A day in the life of a SLAC machine maker
At the Machine Shop, Pete Franco crafts beautiful, intricate and precise parts for the lab’s latest scientific tools.
Behind every clever scientific device – accelerator, detector, X-ray laser and more – at the Department of Energy’s SLAC National Accelerator Laboratory are the people who make their parts.
“If you can dream it up, we can make it,” says Pete Franco, lead machinist at the lab’s machine shop. He and the other 10 machinists who work there take engineers’ plans and models of their inventions and craft the pipes, clamps, gears and other parts that make those inventions work.
Making machines for science is a SLAC tradition, going back to the original accelerator that was designed and manufactured on site.
Franco, who has been working at the SLAC machine shop for 19 years, feels a sense of pride in the parts he has crafted for machines, including the storage ring and magnets for the Stanford Synchrotron Radiation Lightsource, the Accelerator Structure Test Area and the superconducting X-ray laser upgrade currently under construction at the Linac Coherent Light Source (LCLS) – all used to help scientists explore and understand fundamental mechanics of the world around us.
That pride only grew with his return to the shop in June, when the lab brought back a portion of the workforce that had been ordered to shelter in place due to COVID-19 to continue work at facilities running experiments related to the virus. Franco and colleagues helped support the recent restart of LCLS, for example, which is hosting a number of experiments looking at the inner workings of the SARS-CoV-2 virus.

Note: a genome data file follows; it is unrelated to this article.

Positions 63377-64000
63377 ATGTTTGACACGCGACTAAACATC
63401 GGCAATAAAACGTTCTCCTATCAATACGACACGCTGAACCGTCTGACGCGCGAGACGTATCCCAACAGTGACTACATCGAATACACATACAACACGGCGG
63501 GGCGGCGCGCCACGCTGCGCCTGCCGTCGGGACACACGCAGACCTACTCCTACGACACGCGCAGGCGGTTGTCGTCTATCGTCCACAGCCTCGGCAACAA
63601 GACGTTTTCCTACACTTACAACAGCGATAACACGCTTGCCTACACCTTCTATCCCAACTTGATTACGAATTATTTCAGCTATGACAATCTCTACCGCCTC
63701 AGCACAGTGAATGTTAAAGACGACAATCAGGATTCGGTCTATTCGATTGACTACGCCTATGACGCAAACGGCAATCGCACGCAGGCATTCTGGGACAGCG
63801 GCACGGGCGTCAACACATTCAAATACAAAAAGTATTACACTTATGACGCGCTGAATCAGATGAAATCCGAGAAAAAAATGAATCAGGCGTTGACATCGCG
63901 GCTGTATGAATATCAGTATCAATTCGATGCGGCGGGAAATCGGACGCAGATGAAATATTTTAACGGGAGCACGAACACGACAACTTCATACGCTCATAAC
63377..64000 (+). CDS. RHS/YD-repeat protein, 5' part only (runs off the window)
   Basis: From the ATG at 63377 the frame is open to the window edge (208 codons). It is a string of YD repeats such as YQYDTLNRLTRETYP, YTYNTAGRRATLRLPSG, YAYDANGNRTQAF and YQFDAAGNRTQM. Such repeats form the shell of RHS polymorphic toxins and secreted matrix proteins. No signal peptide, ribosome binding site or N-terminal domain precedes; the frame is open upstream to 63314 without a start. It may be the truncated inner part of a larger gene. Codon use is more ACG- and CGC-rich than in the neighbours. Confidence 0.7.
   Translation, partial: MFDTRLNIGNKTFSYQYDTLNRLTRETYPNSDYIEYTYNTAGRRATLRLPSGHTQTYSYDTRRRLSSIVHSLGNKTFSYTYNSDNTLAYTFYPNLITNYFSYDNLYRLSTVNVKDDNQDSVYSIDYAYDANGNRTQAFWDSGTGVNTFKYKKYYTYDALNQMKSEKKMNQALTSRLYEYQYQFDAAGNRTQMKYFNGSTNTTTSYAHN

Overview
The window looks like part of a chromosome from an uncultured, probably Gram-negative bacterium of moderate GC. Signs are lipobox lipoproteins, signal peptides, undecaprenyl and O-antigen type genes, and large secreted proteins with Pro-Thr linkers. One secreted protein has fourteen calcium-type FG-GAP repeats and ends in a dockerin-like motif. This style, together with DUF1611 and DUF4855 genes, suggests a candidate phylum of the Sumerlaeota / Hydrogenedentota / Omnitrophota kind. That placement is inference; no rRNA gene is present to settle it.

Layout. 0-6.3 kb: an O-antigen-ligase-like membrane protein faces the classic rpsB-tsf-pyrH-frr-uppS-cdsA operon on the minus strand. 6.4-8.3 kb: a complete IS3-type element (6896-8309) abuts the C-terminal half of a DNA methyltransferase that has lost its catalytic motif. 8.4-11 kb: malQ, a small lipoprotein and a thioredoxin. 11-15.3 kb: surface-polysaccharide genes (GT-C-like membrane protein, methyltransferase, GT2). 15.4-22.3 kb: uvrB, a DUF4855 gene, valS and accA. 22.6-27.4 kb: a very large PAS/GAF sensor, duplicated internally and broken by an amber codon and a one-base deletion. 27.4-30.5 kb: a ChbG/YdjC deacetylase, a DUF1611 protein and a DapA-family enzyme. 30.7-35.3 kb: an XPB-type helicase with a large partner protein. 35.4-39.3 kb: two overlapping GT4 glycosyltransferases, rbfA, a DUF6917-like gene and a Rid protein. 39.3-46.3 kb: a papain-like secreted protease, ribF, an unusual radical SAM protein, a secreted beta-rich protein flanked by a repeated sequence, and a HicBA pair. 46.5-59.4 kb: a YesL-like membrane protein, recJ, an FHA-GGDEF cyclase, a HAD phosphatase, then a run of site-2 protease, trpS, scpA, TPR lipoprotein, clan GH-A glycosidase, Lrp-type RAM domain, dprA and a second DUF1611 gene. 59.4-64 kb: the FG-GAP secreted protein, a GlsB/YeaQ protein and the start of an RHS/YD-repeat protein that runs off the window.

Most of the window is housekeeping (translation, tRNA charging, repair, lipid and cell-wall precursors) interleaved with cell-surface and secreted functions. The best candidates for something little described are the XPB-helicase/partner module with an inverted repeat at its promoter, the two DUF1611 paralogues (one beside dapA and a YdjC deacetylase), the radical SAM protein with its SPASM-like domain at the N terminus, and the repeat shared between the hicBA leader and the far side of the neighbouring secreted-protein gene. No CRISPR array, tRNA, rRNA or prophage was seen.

The new safety regulations that had been put in place were odd at first, but in no time “cleaning, social distancing and wearing a mask became second nature,” Franco said. “I was happy to come back, especially because our main focus at the time was on COVID-19-related work. It was nice to feel part of something aiming at a cure for all of this.”
The machine shop crafts parts for facilities and for groups of scientists across the lab, which makes every day a little different, Franco said. A large machine like LCLS will be an ongoing focus, but Franco also assists with smaller tools for science. A recent project involved working with a Stanford doctor on modifications to treatment tools for ovarian cancer.
Franco is the lead machinist and backup for machine shop supervisor Denise Larsen. He also manages the department’s software interface, MasterCam, giving classes on it and answering questions when people have problems. “It makes the code that talks to the machines in the machine shop and tells them what to make,” he explains.
Part of what draws him to machining are the interesting materials he works with - tungsten, tantalum, cobalt, titanium and copper. Accuracy is paramount when shaping parts for a machine like a linear accelerator, where copper pieces graduate from square to oval to circle shapes in order to carry radio-frequency electrical currents.